The time period for repayment of the loan is 50 years with 15 years grace period.“But just putting one corridor may not be enough as that will not be able to deliver the same benefits of high-speed rail that we see in Japan or in Europe. Multiple high-speed corridors that are well-integrated with the airport, metro rail, road and maritime transport systems of a city are required,” says Hitachi’s Dev. “The areas around railway stations in a high-corridor could be developed into self-sustaining smart cities that could serve as commercial, educational, or recreational hubs,” he adds citing similar developments elsewhere.

HSR Corridor
Despite political opposition continues for the bullet train project from states like Maharashtra and Gujarat, Union Railways Minister Piyush Goyal remains optimistic and does not see “any stress” in getting the land for the ambitious High Speed Rail (HSR) project, primarily on the increased compensation that the government is offering. A source from the government echoed his view and said that Japan, which is giving soft loans for the project, is increasing its funding for the project to $5 billion per year from the earlier commitment of $3 billion.

“The environmental and social impact studies either have been completed or are near completion. I personally don’t see any stress in getting the land (for the project),” Goyal told media representatives on the sidelines of AIIB 3rd Annual General Meeting.

He said the Government is not facing any resistance on land acquisition for infrastructure projects ever since it increased the compensation to four times of the value, and added that in the case of the Mumbai-Ahmedabad bullet train project, the same has been upped to five times if it is through consent.

Goyal said on the Mumbai-Ahmedabad metro, he has had detailed discussions with the Chief Ministers of both Maharashtra and Gujarat in order to expedite the project. He drew comparisons with the Beijing-Shanghai high speed connectivity project, and said that India also aspires to develop the Mumbai-Ahmedabad stretch into a high growth zone just like the stretch between the two Chinese cities.

Furthermore, he has had discussions with the Asian Infrastructure Investment Bank (AIIB) top brass as well on the country’s HSR ambitions and added that the multilateral institution has evinced interest in financing some of the projects in the future.

The minister also said that there will be more HSR corridors apart from the Mumbai-Ahmedabad stretch which will be floated by the government in the future.

President Jing of AIIB expressed a lot of interest in taking up the next level of HSR corridor projects that India would envisage going forward. GQ and its laterals also discussed, where we have demand for high speed connectivity and AIIB would possibly be on the horizon.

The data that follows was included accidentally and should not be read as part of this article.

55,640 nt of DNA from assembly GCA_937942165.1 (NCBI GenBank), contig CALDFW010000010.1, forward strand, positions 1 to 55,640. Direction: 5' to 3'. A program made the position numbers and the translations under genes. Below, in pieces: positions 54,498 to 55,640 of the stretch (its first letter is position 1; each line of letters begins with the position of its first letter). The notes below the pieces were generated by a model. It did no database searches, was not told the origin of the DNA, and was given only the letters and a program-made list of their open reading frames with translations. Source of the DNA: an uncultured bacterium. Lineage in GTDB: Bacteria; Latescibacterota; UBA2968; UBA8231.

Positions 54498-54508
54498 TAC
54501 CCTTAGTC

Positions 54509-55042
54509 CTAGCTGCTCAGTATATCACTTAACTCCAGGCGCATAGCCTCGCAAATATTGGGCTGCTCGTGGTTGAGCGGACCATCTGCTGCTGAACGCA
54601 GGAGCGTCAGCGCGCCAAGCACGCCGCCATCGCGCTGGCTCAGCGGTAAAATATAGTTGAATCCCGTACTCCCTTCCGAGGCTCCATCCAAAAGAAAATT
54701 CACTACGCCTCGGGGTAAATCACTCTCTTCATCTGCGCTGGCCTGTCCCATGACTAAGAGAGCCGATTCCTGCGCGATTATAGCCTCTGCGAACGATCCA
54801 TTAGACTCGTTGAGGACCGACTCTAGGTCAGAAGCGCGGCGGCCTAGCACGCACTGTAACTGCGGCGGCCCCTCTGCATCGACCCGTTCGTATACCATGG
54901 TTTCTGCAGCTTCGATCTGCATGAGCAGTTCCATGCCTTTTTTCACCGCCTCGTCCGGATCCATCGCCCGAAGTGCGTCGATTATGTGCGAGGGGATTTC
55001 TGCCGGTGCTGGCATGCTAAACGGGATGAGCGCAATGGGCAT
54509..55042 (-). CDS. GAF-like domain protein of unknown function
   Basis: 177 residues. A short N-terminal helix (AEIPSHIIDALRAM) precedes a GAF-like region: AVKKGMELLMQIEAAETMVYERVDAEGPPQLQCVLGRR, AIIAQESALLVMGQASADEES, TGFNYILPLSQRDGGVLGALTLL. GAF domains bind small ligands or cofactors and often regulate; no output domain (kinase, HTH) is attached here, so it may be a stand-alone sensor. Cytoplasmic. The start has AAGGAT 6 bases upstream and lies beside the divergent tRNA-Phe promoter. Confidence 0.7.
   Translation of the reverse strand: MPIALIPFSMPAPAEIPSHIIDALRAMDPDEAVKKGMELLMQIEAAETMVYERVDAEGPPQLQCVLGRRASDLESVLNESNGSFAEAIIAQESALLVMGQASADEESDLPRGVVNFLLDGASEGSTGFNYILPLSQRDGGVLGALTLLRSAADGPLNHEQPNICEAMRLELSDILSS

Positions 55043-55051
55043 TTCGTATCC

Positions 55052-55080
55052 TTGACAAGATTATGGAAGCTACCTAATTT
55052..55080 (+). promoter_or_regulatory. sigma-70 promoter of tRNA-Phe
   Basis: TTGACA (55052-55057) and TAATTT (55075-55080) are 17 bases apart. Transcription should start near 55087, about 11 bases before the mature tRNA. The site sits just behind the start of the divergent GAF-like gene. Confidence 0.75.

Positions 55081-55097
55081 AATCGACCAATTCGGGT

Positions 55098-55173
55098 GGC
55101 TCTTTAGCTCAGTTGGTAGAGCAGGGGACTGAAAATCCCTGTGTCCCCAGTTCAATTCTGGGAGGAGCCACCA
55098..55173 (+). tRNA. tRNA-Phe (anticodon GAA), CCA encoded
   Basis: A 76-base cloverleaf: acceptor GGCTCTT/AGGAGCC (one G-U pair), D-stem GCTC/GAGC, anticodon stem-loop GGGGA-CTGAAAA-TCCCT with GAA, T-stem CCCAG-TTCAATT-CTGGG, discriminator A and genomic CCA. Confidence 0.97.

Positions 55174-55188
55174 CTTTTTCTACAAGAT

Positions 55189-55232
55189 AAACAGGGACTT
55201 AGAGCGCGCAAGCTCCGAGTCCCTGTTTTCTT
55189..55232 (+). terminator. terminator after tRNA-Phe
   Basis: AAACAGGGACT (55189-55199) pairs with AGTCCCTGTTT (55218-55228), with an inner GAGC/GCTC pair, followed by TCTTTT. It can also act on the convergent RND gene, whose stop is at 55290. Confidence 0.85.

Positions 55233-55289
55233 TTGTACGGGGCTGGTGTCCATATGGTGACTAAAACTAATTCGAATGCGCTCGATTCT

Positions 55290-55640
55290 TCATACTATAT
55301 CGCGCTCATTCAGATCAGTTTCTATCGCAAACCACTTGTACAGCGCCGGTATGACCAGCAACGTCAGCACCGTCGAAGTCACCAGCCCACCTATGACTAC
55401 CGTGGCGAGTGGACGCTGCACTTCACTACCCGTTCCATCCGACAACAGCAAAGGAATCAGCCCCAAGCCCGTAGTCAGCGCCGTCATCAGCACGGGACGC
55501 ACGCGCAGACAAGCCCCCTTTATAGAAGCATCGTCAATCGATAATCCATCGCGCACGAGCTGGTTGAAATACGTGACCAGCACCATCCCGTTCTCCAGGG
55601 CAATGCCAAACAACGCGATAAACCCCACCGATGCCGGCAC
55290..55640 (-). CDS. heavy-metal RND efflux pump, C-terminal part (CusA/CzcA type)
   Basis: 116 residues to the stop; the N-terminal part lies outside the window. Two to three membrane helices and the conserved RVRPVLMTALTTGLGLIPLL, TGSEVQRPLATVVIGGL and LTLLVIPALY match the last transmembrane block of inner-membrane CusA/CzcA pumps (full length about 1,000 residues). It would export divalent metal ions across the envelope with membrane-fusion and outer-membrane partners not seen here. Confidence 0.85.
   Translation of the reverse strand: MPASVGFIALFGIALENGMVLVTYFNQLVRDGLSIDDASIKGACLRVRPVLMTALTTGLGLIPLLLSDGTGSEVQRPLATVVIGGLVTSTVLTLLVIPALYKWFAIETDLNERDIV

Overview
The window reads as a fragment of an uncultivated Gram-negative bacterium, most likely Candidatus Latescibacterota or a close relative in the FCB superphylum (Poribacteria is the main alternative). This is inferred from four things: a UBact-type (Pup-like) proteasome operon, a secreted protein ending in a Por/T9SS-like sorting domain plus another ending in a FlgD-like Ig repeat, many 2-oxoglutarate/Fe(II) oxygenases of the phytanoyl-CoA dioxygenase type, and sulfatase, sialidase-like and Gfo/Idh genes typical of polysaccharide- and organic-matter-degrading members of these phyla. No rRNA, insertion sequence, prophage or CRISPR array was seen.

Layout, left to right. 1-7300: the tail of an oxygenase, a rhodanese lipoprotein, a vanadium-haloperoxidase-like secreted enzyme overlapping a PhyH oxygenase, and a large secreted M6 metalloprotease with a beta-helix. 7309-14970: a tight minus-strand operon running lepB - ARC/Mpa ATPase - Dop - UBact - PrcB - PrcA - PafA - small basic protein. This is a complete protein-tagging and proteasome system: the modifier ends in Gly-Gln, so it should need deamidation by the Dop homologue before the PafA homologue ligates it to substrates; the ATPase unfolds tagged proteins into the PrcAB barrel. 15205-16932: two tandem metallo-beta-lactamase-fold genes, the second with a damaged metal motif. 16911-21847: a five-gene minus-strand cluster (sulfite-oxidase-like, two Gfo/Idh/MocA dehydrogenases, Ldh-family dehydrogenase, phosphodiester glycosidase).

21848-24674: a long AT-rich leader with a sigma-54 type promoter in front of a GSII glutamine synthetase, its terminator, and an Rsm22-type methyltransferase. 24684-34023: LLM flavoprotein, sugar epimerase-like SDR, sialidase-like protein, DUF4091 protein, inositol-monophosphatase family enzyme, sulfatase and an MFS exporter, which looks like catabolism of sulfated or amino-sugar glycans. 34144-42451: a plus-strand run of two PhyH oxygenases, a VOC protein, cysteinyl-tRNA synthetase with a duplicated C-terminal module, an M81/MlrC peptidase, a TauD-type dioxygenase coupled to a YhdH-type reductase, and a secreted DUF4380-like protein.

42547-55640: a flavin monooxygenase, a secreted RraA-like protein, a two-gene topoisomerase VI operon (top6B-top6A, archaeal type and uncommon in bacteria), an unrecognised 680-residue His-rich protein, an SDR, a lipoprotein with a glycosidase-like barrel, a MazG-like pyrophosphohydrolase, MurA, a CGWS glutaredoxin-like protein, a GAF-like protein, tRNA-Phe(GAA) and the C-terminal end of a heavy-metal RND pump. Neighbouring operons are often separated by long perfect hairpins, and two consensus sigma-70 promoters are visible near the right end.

The government also approved the proposal of the Railways for redevelopment of a select category of stations by inviting open bids from interested parties for providing amenities and other requirements for the Railways, including permitting commercial development of real estate.

A dedicated special purpose vehicle (SPV), the Indian Railway Stations Development Corporation (IRSDCL) is overseeing the programme. In July 2016, the IRSDCL inked an agreement with a consortium of Bansal Construction Works and Prakash Asphalting and Toll Highways for modernisation of the Habibganj railway station in the central Indian state of Madhya Pradesh. The cost of redeveloping the station is Rs 1 billion and the estimated cost of commercial developments is Rs 3.5 billion. Habibganj is one of the eight stations identified by the Railways for redevelopment and modernisation under the public, private partnership (PPP) mode. The others are Chandigarh, Pune, Mohali, and two stations each in Delhi and Gujarat.

The extension of the lease period on railway land from 45 years to 99 years was widely welcomed by potential developers. “The longer the period, the lesser is the risk for a developer. The Railway Board has allowed multiple sub-leases of the built-up area. It has allowed residential development. If it is only a single type of development, then the risk is more. But if it is a mixed-use development, the mix is left to the developer as per the market demand,” declares Sanjeev Kumar Lohia, Managing Director & CEO, IRSDCL.

Moreover, the move by the Ministry of Finance to include station redevelopment along with commercial development under the category of infrastructure projects will help developers in arranging finance at lower interest rates from lenders.

According to Rajeev Mehrotra, Chairman and Managing Director, RITES, station redevelopment offers tremendous opportunities for developers. “They are (IRSDCL) targeting redevelopment of about 600 stations,” he says.

In the last few years, the operating ratio of Railways has been under stress due to fall in internal revenue and an increased expenditure on salaries and pensions. Padmanabhan thinks that the public-sector transporter can easily balance its social obligation with good economics by utilising the Unique Identification Authority of India (UIDAI) database to determine the truly deserving beneficiaries for subsidised travel. “Maybe 30 per cent of the passengers do not need the subsidy and the rest 70 per cent does; but that 30 per cent would add significantly to the profitability of the Railways. The social obligation can be tracked very well through individual need-based pricing, rather than a mass class of travel-based pricing,” he asserts.

In order to be the transporter of choice for a new India, the Railways will need to seriously weigh such options.

- Manish Pant